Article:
Routine. Routine. Routine. Twice in just a couple weeks I have been saved by routine.
Here’s what happened this time.
First, a little background. The first responders in one of the towns I work in have decided they will no longer respond to lift assists without injury. It was argued to the high-ups that well, you never really know until you get there, but to no avail. The first responders have other priorities and the ambulance can do the lift assist if no one is injury. I just found out about the policy. I didn’t even know it was in effect. We have such a good relationship with the first responders. It seems they are always there helping us.
Anyway, so we get sent to the “lift assist, no injuries,” and are told there will be no first responder. I explain the policy to my partner, who hadn’t heard of either.
The call is at an elderly apartment complex. A neighbor meets us at the door and leads us into a bedroom, where we find an obese sixty-year-old woman laying flat on the bed, unable to sit up. She is alert and oriented. I touch her forehead it is warm and dry. She says she is weak, and while she normally could get up, she can’t. I ask her if she is a diabetic. She says she is. I ask if she checked her sugar. She said she did earlier and it was fine. Her speech is clear, but when I test handgrips, her left side is weaker. I do the arm drift test and she can’t hold her left arm up. She looks like she might have slight facial droop, but I’m not sure of it. She says she was up around four to have breakfast, and was walking fine, and then she went back to bed, and couldn’t get up when she heard her neighbor knocking at seven.
“This may be a priority after all,” I tell my partner. “We may be on the clock.”
The woman is a difficult lift – it would help to have the first responders there, but we don’t have time. She is already close to the three hour prehospital stroke window. With her neighbor’s help – holding the woman’s feet, we are able to spin her around from the far side of the bed to the closer side, and then lift her on the bed sheet onto our stretcher.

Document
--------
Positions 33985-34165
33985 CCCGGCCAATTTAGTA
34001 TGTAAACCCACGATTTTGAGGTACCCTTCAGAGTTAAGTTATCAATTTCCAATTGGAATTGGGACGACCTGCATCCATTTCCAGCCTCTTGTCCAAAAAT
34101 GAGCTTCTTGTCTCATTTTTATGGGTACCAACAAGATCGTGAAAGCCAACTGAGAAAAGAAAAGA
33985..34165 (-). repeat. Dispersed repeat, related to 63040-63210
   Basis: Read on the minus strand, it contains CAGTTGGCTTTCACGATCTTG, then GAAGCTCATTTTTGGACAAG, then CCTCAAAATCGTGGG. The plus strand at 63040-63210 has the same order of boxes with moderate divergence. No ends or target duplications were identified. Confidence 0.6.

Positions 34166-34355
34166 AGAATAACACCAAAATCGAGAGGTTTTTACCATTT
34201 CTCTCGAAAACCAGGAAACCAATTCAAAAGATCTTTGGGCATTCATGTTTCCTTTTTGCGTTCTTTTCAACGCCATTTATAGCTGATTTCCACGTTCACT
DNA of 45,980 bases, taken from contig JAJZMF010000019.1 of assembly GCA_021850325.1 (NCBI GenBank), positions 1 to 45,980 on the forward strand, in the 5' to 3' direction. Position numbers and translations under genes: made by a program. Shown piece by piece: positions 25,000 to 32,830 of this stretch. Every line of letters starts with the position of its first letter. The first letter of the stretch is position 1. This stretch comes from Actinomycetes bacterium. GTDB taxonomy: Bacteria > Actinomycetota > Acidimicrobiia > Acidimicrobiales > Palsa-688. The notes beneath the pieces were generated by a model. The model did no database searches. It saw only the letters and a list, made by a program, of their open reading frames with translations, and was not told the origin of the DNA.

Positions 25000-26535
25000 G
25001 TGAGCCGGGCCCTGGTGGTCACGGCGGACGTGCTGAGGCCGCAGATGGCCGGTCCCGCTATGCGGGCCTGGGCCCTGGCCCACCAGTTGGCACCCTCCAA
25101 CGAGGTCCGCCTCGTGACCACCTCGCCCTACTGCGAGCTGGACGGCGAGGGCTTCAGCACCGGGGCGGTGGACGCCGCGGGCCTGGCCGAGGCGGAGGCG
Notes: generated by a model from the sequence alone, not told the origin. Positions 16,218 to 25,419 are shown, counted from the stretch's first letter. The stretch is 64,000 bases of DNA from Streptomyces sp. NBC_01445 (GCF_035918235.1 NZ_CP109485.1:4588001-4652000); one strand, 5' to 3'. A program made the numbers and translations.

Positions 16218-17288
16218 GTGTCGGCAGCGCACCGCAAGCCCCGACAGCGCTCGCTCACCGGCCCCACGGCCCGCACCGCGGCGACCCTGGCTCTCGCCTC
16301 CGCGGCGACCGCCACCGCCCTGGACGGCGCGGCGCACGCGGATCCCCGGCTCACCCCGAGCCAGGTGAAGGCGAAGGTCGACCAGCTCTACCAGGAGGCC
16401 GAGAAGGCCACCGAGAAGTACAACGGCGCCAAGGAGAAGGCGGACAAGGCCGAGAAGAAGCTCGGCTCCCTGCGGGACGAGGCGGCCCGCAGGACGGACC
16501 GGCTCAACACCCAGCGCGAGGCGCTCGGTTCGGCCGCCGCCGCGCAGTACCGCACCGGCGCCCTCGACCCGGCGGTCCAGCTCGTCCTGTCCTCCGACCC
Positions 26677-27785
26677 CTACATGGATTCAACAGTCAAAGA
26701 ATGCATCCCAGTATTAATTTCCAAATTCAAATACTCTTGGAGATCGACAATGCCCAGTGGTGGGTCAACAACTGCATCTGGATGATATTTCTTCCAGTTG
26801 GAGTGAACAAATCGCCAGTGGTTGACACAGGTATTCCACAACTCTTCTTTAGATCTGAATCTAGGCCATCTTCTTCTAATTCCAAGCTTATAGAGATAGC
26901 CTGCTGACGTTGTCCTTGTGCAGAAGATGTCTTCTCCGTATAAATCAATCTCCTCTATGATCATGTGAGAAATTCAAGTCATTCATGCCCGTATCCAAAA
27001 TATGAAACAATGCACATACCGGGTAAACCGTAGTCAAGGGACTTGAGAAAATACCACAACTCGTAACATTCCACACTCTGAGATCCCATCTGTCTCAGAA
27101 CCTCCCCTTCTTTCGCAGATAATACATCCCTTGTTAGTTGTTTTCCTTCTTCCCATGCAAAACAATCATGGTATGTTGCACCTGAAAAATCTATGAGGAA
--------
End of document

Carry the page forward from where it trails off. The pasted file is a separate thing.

Out in the ambulance, as we race to the hospital lights and sirens, I ask the woman if she has ever had a stroke or a TIA before.
“Is that what I’m having now?” she asks, “A stroke?” Her eyes tear up.
“It could be. You’re left side is weak. We’ll let the hospital decide.”
I search for a vein. She says they need to use a butterfly on her. I take a stab at the AC, but come up with nothing. When I pull the needle out of her arm, there is just a small dab of blood from the hole I made. I take out the glucometer and do a sugar check off of it. Just to cover all my bases.
LO means less than 20.
“This might be good news. You’re sugar is low.”
“That can cause a stroke?”
“Not a stroke, but it can make you look like you are having a stroke. I’m not saying that’s the problem, but I’m going to give you some sugar and we’ll see.”
I’m wondering what she is doing talking to me if her sugar is less than 20. In most people she would be unconscious.
I renew my search for a vein, and find a tiny one on her right arm – enough to fit a 24 in. I recheck the sugar again – just to be sure in case my first reading was contaminated.
It still reads LO.
I then push the sugar – it actually flows quite well.
“Squeeze my hands.”
“Hold your hands up in the air.”
They both stay up.
I unbuckle her strap. “Can you sit up for me?”
She sits bold upright.
“I think you’re fixed,” I say. To my partner, I say, “Slow it down and cut off the lights.”
I check a sugar on just about everyone – and of course it is part of the stroke protocol to check the sugar just in case it is the sugar causing the problem, but the key part is your routine just makes you used to doing it so you don’t forget, so you don’t end up at the hospital with a stroke protocol only to have the doctor say, “ah, did you check the sugar? It’s less than 20.”
Maybe that’s why first responders shouldn’t pick and chose calls. Sometimes “unable to get up – not injured” means a stroke or hypoglycemia. Sometimes it means cardiac arrest. I’ve had that happen before. A woman says, “My husband can’t get up…He’s cold.”
Sometimes there’s nothing routine about routine.